This SI does not intend to make substantive policy changes, but addresses these deficiencies to ensure that the legislation continues to operate effectively at the point of exit, and to reflect the UK’s new position outside the EU. Importantly, changes introduced by this SI will ensure that the UK continues to have robust protections for how the UK’s financial services regulators disclose confidential information with other regulatory and supervisory authorities.
Changes introduced by this SI include:
Requirement to enter into cooperation agreements with EEA member states
As outlined above, UK regulators are currently able to share confidential information freely with EEA regulatory and supervisory authorities without the need to enter into cooperation agreements. Once the UK is outside the EU’s single market for financial services, it would be inappropriate to continue to share information in this way with EEA member states as different restrictions are in place when sharing confidential information with other third countries. As such, this SI makes amendments to ensure that the same restrictions and protections for how UK regulators disclose confidential information with third-country authorities apply to EEA member states after exit.
In practice, this means that the UK will have to enter into cooperation agreements with EEA states in some cases before exit day so that both UK and EEA regulatory and supervisory authorities can continue to share confidential information with each other. This approach ensures that the UK will continue to have a robust legislative framework for how UK regulators disclose confidential information with other authorities, and treats the EEA equally to other third countries under this framework.
Removing requirements for seeking the consent of an ESA or EEA regulator before onwardly disclosing confidential information in cases where there is no equivalent provision in respect of third countries
In most cases, if a regulator currently wishes to onwardly disclose confidential information that originated from an ESA or EEA regulatory authority, it must seek the consent of that ESA or EEA regulatory authority before onwardly disclosing such information. In general, these obligations only exist in respect of ESAs and EEA regulators. Where this is the case, a UK regulator does not need to seek the consent of a third country in this same way. It would therefore be inappropriate to maintain these obligations in UK legislation after exit day where they do not apply to third countries given that such requirements do not generally exist when onwardly disclosing information that originates from a third country regulatory authority.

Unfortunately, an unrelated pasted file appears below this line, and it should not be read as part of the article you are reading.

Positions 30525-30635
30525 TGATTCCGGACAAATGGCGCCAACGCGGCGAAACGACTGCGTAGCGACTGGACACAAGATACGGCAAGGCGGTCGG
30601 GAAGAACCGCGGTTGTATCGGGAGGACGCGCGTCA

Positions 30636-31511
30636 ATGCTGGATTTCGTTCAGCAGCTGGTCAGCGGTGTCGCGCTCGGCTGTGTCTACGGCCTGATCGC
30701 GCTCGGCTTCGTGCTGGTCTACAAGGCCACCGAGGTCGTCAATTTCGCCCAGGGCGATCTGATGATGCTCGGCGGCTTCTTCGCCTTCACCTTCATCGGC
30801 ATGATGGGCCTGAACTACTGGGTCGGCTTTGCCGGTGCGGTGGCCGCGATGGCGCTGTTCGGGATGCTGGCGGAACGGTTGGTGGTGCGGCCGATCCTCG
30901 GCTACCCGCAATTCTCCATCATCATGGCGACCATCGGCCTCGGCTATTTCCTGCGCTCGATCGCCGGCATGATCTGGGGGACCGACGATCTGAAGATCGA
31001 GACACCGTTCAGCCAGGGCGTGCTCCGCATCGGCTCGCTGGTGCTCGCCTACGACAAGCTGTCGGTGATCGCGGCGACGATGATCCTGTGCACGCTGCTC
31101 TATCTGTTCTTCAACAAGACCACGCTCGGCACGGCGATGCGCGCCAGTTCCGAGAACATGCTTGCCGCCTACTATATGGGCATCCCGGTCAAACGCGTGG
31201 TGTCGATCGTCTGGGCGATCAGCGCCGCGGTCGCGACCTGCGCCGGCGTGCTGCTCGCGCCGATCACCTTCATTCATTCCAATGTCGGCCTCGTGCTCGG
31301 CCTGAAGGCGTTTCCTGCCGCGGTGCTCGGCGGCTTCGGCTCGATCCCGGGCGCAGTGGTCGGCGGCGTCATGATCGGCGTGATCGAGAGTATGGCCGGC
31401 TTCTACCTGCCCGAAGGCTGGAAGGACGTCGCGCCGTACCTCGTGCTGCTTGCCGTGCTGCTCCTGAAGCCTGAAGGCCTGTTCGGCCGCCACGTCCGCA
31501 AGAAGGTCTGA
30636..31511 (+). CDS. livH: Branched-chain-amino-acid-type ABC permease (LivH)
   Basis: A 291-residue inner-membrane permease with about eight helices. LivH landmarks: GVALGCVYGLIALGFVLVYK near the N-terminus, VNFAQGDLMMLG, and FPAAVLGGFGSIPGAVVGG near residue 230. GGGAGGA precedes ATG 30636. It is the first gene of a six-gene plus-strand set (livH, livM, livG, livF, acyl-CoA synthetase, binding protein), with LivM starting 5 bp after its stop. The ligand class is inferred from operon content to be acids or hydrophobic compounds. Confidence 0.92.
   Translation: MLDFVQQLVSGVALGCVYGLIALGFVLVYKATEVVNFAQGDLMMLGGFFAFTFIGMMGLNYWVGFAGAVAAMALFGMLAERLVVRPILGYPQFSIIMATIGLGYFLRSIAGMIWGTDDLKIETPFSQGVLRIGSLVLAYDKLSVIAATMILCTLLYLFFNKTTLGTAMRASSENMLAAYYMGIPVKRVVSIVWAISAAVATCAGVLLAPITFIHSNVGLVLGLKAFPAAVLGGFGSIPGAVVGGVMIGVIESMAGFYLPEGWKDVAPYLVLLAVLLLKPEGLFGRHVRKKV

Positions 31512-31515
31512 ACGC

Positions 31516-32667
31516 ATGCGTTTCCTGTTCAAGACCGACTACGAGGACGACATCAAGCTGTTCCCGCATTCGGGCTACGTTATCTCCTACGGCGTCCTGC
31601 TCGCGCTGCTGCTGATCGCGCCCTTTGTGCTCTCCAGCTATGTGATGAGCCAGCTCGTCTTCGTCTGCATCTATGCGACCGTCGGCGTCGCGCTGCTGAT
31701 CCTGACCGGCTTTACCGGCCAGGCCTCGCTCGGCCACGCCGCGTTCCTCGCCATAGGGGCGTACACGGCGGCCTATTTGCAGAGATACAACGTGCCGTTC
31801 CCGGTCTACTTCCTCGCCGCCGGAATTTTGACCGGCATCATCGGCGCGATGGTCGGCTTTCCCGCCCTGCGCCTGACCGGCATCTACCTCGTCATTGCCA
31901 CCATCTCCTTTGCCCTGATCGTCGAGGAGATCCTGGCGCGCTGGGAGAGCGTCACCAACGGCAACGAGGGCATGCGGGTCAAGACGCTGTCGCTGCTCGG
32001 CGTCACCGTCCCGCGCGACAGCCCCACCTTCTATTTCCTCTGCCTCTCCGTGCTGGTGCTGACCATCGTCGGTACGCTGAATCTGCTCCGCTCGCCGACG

As a result, this SI removes these consent provisions from UK legislation. The UK regulators’ internal staff guidance will stipulate that they should have due regard to any requests from an ESA or EEA regulator in relation to obtaining their consent before onwardly disclosing information. After exit, such requests may be stipulated in any future cooperation agreement between the UK and the EEA.
Amending references to EU directives and institutions
The Disclosure Regulations currently contain references to EU directives and EEA regulatory authorities, and define certain terms on the basis that the UK is a member of the EU. In order to ensure that the legislation functions effectively and is clearly defined after exit, the SI amends or removes these references to reflect the UK’s new position outside the EU. For example, references in the Disclosure Regulations to information received under certain EU directives and regulations are amended and redefined so that they instead refer to the relevant UK versions of that legislation after exit day.
3.3 Relevant Rulebook and Binding Technical Standard changes
There are no Rulebook or Binding Technical Standard changes planned in this area.
This SI does not have any direct impact on firms as it mostly affects the UK’s financial services regulators. HM Treasury has been in frequent contact with the regulators during the policy development of this SI to ensure that it functions appropriately.
HM Treasury has engaged with industry bodies where possible to ensure awareness of these changes. As already noted, the intention of this SI is not to make policy changes, other than to reflect the UK’s new position outside the EU, and to smooth the transition to this position.
This SI does not include provisions that may be necessary to ensure Gibraltarian financial services firms’ continued access to UK markets in line with the UK Government’s Statement in March 2018, and other provisions dealing with Gibraltar more generally. Where necessary, provisions covering Gibraltar will be included in future SIs.
4. Next steps
HM Treasury plans to lay this instrument before Parliament before exit.
5. Further information
If you have queries regarding this instrument, email FSlegislationEUWA@hmtreasury.gov.uk.